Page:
Sep 14, 2009 at 10:50 pm #1239345
Hi guys, i am unfamiliar with proper layering, i dont know which layers i need and am also not aware of what everyone recommends these days, effective setup i can.
I will be thru hiking the AT over 2 summers in sections NOBO, so whatever gear i get will have to deal with the coldest the at can throw during july-late august.
After hours, and hours of reading, i am sold on the driclime windshirt from marmot-at around 40 bucks online it appears to be a good deal.
i need everything from shoes, to socks, to underwear, to shells, basically everything.
I currently live in ky, and hike here, i will be hiking here for the next few years until i can do the at in 2012 or so, so really my gear needs to work in ky too. (humid) BEcause i do not want to have to buy all new clothes when i do the AT-maybe only one or two pieces.Sep 15, 2009 at 6:26 am #1527695
@slvravnLocale: East Coast - Mid Atlantic
You can always try this link for more info on clothes:
It has a lot of good info on fabrics, what to wear and when to wear it.
Edit: fixed link. BPL NEEDS to find an easier way to make links in the forums…..Sep 15, 2009 at 8:13 am #1527732
@beepLocale: Land of 11, 842 lakes
I recommend that you try out various layers and combinations on long (3-5 mile) neighborhood walks and day hikes to discover what works best for you. Based on my experience with the Marmot DriClime, your next-to-skin layer could be a lightweight t-shirt (synthetic or merino wool), with a lightweight long sleeve (synthetic or merino wool) for slightly cooler temps. That base layer top should be comfortable hiking into the 50's, adding the Driclime as needed for wind, rest stops and for some additional warmth when you first start (before your body warms up). Add a knit or fleece hat and gloves as and when you need them. Liner gloves combined with fleece mittens will keep your hands comfortable down to freezing and perhaps into the 20s.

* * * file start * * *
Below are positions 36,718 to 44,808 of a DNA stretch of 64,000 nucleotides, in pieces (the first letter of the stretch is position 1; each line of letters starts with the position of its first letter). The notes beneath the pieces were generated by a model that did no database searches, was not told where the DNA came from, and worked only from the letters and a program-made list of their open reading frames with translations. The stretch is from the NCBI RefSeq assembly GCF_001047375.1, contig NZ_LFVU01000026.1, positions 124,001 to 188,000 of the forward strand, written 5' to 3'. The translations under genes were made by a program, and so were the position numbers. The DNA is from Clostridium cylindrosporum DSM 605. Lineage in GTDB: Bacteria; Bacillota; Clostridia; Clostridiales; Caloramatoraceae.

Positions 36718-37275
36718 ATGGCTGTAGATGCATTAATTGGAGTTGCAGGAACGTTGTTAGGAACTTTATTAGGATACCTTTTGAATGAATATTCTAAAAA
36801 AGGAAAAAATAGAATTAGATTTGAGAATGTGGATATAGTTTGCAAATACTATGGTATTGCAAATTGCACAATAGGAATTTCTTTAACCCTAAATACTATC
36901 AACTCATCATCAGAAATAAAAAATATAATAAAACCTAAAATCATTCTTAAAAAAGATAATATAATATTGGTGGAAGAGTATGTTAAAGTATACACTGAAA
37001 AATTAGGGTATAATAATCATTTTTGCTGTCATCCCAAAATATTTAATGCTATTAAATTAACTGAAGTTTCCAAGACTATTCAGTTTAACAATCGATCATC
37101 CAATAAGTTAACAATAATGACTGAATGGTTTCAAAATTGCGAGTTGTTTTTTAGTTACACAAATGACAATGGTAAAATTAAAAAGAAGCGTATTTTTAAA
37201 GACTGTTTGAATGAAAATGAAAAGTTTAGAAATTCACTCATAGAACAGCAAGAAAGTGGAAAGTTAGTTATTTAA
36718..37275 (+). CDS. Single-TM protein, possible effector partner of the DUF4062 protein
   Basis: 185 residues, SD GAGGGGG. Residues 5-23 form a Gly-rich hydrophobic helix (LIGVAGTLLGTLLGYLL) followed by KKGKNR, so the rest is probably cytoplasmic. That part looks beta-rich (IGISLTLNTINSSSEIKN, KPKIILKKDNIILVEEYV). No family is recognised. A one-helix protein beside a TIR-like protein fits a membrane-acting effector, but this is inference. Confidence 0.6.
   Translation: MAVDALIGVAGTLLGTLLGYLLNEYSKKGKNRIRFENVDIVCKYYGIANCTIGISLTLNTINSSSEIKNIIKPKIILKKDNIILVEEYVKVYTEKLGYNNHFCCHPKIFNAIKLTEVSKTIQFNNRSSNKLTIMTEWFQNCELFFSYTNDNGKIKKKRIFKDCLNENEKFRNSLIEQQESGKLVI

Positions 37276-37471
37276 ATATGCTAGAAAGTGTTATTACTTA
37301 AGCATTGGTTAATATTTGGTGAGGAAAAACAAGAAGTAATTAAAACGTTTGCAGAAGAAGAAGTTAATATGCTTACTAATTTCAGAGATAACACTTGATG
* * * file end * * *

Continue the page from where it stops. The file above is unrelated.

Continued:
For lower temps, I add a vest (fleece or Patagonia micropuff), but the DriClime may be sufficient extra warmth while you're hiking. For "hanging out" (i.e. non-hiking time), a light down insulating jacket/parka will help to keep you warm when the temps drop toward freezing. I like the MontBell light alpine parka, but there are many favorites.
I find that I don't usually need to layer up on my legs until temps get near freezing (unless its windy), and my first additional leg layer (after my rain pants) is a medium-weight synthetic (Patagonia or REI). Outer leg layer is usually my normal hiking pants. For warmer in-camp leg insulation, the MontBell Thermawrap or Down Inner Pant are good choices.
Mostly you will need to try differing combinations to find out what works for you. One learning goal is to wear enough to stay comfortable, but peel off layers if you are starting to sweat.Sep 15, 2009 at 11:01 pm #1527962
I have a JRB no sniv topquilt, which i plan to use as down jacket:
it getting wet, looking goofy =/, saves money i dont have to spend on a down jacketSep 16, 2009 at 4:49 pm #1528150
Who cares if you look goofy. If it saves a pound or two its a good thing. I would be more concerned about keeping it dry.
I think some redundant gear makes sense for a long hike just for some amount of safety. If hypothermia is not a real concern I say go for it.
I have been in one situation when I was wearing a poncho and got wet. No other options, due to violent weather, high winds and wind driven rain at 12k. If I would have been wearing a quilt for a jacket under it would have gotten wet and I probably would have been screwed.
On the AT you are never that far from civilization so maybe its not such a big deal.
You must be logged in to reply to this topic.